We marvel at the amounts spent on modern political campaigns, but our political system is important and deserves generous funding, so that voters and candidates can interact effectively and learn each other's views. Systems of full and generous public funding will decouple our representatives from some of today's worst corruption.

But more needs to be done, especially to improve the media environment. Aside from campaigns, money now buys unlimited political speech and what is more, unlimited political flack-power from "think" tanks and other media / front / spin / astroturf organizations. On its own, that wouldn't be so bad. But where else can one turn for (balanced!) political coverage and insight if the rich own all the media megaphones? Our TV and radio spectrum is limited, and stations are sold to the highest bidder. Newspapers have become one-per-town monopolies due to the high-cost structure of the modern paper and to winner-take all network effects we have come to know so well from the computer and internet industries. Even if non-political commercial interests alone rule the airwaves, where does that leave citizens that advertisers are not interested in, like the unemployed and minorities?

While Paine would surely be pleased by the wide freedoms of the contemporary internet, he might be pained by the degraded and virtually inarticulate show of political soundbites, lying, and scare-ads that characterizes politics in the mainstream media (which masks the more salient hidden competition between moneyed interests). What to do? Here public interest and public funding should be advanced as well. Examples like the BBC and CBC show that major public media can be consistently neutral and effective in broadening access and raising the level of debate (excepting, for the moment, "Thought for the day", and also the entire Euro crisis political theater, and ...).

In short, public media deserves to be strengthened in the US. Ideally, all spectrum-using media would be compelled to provide commercial-free public interest programming, whether oriented to children, or to political coverage, or the arts. Secondly, public broadcasting support would be expanded so that second channels could be established nationally and coverage broadened. At our house, intriguingly enough, we get TV signals from stations funded by Russia and China, but the US government supplies only a pittance to fund our own public media- PBS and NPR.

Lastly, the loss of diversity and investigative motivation in newspaper monopolies could to be addressed by funding local newsgathering on a non-profit basis, perhaps as part of the above expansion of existing public media. With web publication as cheap as it is, minimal amounts of public money could create a grassroots investigative and newsgathering network that gives citizens important information and alternate perspectives on their local affairs, unencumbered by commercial imperatives. (This might be called the crank blogger employment act!) Obviously, there is risk in letting the government dabble in media sponsorship, but it has been done well, here and elsewhere, and the new media age provides enormous opportunities at relatively low cost, if the government is not otherwise corrupted.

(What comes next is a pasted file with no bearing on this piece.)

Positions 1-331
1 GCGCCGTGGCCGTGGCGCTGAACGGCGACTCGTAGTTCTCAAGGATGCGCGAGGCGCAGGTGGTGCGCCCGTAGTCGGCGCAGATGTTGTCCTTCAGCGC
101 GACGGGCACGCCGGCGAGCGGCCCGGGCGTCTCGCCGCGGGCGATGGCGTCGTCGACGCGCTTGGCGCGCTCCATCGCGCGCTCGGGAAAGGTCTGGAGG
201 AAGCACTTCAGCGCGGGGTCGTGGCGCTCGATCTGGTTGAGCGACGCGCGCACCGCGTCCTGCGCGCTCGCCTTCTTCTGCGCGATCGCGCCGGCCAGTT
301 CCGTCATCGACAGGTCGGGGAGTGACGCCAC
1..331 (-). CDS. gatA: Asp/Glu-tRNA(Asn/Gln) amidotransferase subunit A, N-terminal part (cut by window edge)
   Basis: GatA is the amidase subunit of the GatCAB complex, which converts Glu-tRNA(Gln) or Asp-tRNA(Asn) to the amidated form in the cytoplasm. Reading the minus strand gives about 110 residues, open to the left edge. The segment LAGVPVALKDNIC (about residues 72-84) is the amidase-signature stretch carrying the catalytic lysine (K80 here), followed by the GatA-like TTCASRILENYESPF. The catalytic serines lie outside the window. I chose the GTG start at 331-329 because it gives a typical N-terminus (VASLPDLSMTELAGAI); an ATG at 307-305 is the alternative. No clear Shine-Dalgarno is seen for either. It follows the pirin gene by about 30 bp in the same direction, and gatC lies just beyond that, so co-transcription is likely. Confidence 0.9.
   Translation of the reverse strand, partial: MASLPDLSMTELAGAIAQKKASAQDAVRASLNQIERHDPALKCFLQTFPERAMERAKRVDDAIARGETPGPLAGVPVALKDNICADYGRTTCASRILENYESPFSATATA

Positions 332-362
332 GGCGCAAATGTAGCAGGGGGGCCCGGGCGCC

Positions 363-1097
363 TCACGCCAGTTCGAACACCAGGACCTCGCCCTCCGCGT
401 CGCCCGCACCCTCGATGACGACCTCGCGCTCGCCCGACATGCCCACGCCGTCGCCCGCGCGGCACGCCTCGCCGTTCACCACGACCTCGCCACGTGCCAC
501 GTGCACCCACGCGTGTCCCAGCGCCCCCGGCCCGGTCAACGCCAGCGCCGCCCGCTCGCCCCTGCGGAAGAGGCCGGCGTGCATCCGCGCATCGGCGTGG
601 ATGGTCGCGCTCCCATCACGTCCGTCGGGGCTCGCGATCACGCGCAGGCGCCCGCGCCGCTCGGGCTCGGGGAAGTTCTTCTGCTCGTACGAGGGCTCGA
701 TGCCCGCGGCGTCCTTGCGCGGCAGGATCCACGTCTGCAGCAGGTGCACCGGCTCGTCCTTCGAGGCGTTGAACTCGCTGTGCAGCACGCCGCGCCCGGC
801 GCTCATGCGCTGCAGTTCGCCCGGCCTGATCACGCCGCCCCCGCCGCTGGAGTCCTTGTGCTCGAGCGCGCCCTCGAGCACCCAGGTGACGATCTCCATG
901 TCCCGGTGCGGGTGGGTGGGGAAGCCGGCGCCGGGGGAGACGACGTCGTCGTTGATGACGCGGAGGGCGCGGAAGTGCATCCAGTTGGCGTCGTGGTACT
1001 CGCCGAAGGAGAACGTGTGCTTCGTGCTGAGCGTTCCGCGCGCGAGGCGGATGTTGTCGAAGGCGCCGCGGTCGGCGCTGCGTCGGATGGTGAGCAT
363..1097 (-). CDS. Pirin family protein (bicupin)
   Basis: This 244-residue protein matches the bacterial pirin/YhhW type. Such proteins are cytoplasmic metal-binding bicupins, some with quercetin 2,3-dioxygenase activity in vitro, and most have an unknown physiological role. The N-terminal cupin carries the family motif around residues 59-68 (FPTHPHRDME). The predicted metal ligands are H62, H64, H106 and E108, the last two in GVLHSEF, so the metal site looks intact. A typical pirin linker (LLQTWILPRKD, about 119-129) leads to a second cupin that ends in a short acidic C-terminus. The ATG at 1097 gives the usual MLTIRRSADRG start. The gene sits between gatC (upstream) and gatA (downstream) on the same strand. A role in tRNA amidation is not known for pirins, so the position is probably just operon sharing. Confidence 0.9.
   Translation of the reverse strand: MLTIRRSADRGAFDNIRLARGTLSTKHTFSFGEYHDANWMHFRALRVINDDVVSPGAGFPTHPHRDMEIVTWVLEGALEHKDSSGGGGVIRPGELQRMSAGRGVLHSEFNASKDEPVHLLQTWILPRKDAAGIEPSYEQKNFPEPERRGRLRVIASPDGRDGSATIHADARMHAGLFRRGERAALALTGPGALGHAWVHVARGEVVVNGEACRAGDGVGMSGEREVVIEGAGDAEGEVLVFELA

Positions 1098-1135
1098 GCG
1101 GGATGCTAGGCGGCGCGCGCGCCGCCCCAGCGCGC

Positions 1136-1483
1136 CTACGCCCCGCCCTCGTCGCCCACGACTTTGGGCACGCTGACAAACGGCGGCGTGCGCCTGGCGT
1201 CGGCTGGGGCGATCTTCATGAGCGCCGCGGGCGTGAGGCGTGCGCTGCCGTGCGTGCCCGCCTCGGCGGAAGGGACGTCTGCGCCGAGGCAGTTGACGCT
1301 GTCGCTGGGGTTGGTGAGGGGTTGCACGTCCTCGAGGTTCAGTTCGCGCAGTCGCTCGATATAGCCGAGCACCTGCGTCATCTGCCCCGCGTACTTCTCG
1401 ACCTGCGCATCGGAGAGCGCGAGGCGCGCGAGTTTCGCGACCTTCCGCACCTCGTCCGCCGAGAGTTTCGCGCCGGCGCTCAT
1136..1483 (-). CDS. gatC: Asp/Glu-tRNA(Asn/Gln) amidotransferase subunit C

Paine even had a prescient word about the EU:
"Government ought to be as much open to improvement as anything with appertains to man, instead of which it has been monopolized from age to age, by the most ignorant and vicious of the human race. Need we any other proof of their wretched management, than the excess of debts and taxes with which every nation groans, and the quarrels into which they have precipitated the world?
Just emerging from such a barbarous condition, it is too soon to determine to what extent of improvement government may yet be carried. For what we can foresee, all Europe may form but one great republic and man be free of the whole."

  • Outstanding article on Roger Williams, who defended Rhode Island from invasion by Massachusetts!
  • For those not following Krugman's blog, Hungary is heading towards one-party rule.
  • We need global governance.
  • A late-breaking Xmas song...
  • Montana, at least is holding out against corrupt practices.
  • Economic quote of the week, from Bill Mitchell:
"As I explained in this blog – 'Historically high budget deficits will be required for the next decade' – the reason that Japan continued to grow despite the “massive loss of wealth” is because the government stepped in and maintained the flow of spending."
  • Economic graph of the week- employment from Fed data.

Note how the proportion of the population employed is still at bottom at the end of 2011, and how the unemployment rate belies the lack of progress or recovery in actual employment, due to an imaginary decline in the "labor force"- we remain in a catastrophic situation for roughly 4% of the population, or ten million people, who are involuntarily unemployed, and whose situation has cascade effects throughout the labor markets.